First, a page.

Solar activity is associated with the appearance, temporal evolution and spatial modifications of the magnetic field at the solar surface and its interactions with plasma flows.
Global properties of solar activity have been extensively investigated and much information has been acquired especially for large flares, where ALL manifestations are visible and the collective phenomena may alter the final observables.
If the various manifestations of solar activity can be attributed to the same basic physical mechanism (viz., the currently fashionable magnetic reconnection), then the study of the small spatial scale and short time-constant phenomena is particularly valuable for a better understanding of solar activity, since the basic mechanisms will be primarily at work.
In this context, minor transient activity (such as Ellermann bombs, persistent bright points, microflares, etc.) are interesting targets of investigation due to their importance in clarifying basic mechanisms of energy storage, release and transfer occurring in an apparently simple structure. In other words, they may be considered as the low energy tail of a wide phenomena distribution in which major flares represent the high energy asymptote.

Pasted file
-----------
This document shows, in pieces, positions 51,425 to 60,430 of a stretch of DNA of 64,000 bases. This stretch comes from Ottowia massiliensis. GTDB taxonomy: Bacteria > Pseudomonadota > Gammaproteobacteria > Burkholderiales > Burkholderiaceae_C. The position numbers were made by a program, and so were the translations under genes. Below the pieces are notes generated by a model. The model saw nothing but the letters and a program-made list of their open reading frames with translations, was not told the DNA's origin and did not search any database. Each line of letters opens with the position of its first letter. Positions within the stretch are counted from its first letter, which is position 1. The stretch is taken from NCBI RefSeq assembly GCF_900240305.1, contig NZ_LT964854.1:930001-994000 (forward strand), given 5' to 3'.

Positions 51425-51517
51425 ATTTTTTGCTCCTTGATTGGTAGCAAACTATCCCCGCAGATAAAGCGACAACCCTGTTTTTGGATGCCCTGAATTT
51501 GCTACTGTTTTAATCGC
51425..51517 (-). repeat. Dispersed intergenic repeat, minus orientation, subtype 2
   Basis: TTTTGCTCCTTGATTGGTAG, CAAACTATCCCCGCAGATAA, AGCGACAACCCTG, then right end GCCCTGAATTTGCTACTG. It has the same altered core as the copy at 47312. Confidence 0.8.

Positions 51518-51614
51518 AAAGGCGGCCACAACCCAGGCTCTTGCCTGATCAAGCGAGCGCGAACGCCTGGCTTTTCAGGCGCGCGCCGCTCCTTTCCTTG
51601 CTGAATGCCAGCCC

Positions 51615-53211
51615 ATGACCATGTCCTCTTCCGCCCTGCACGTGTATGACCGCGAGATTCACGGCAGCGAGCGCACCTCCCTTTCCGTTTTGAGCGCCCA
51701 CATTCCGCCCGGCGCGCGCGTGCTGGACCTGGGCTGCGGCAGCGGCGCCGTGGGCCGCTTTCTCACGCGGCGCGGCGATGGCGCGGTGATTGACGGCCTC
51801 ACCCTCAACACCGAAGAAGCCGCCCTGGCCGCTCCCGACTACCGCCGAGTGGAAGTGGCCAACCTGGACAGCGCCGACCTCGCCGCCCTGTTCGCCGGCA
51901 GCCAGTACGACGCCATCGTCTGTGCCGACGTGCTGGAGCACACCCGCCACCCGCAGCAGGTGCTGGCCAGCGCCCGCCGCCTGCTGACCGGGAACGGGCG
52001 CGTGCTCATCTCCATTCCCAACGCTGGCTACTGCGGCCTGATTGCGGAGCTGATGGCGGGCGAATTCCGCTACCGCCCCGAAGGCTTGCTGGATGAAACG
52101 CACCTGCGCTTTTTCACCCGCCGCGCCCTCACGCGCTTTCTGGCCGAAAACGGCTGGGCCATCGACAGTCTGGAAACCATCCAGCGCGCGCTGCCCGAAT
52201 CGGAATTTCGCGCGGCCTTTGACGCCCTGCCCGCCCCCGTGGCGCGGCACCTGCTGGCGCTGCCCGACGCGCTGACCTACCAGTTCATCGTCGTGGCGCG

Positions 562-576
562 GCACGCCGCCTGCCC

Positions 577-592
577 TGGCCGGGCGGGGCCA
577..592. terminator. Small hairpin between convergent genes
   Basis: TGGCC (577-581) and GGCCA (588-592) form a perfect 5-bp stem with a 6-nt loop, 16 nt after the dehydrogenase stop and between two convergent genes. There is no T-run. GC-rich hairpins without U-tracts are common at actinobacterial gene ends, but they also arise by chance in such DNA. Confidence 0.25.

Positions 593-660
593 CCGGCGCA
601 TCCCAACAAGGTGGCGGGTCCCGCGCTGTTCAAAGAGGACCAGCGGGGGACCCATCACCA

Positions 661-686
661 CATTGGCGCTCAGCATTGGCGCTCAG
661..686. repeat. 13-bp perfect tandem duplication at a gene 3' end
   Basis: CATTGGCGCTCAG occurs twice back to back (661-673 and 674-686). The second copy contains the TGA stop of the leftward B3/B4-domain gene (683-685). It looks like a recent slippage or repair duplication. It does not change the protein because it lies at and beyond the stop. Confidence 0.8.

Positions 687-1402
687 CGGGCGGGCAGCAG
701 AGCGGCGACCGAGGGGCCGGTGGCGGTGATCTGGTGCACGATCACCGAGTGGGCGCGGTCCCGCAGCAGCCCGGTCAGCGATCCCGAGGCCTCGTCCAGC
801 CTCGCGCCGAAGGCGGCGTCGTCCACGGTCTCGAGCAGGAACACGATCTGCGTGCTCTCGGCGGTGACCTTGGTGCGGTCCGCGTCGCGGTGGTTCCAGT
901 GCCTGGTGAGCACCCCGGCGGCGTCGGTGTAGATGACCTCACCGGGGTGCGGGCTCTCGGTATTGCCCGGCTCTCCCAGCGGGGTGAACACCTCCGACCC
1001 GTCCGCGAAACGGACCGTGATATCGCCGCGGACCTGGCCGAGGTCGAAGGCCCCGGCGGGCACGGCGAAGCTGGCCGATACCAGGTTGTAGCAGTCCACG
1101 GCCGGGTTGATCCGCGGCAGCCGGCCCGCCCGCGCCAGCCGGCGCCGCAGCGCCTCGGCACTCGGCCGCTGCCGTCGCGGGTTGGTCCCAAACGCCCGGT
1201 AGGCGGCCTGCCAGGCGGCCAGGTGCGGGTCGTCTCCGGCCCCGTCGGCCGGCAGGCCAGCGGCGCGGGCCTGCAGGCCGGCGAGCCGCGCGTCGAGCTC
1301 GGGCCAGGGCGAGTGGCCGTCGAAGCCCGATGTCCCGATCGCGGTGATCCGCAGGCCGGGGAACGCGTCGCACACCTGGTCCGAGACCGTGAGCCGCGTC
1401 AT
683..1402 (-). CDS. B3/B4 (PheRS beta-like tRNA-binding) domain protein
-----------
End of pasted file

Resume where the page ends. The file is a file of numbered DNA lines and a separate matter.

An international coordinated observing campaign was organized during September and October 1992 by some of the proponents, mainly using the observing capabilities of the NSO-Sacramento Peak Observatory Vacuum Tower Telescope (see MAXFACTS, no.8, July 1992); 17 research groups actively cooperated together with the YOHKOH SXT experiment in targeting minor emission phenomena in ARs. The same observing campaign has been repeated at the beginning of February 1995, although the cooperation was limited to the NSO observing sites (SP and KP), the Hawaii Mees Observatory and YOHKOH S/C.
One of the first results of these campaigns was the detection of sudden upward mass motions occurring at the onset of Ellerman bombs ( - 5 Km/s), changing to downward motion of + 6 Km/s few minutes after the maximum emission. Similar results were also detected in flares, where upward motions were measured in small localized areas with values of about - 20 Km/s at the flare onset, changing to downward motions of about + 40 Km/s within few tens of seconds.
Coronal counterparts of the Ellerman bombs have not been clearly identified but there are indications that the weak coronal loops overlying the Ellerman bomb were ``activated" some tens of minutes before the Ellerman bomb development.
The primary limitation of all the existing studies of minor solar phenomena is that they have been observed at isolated height regimes using ground-based techniques; at photospheric and low chromospheric layers, where the plasma parameter is 1 and, at the coronal layers where the is << 1. It is also of crucial importance to follow the height variations of these phenomena in the intermediary layers but maintaining the highest possible spatial resolution.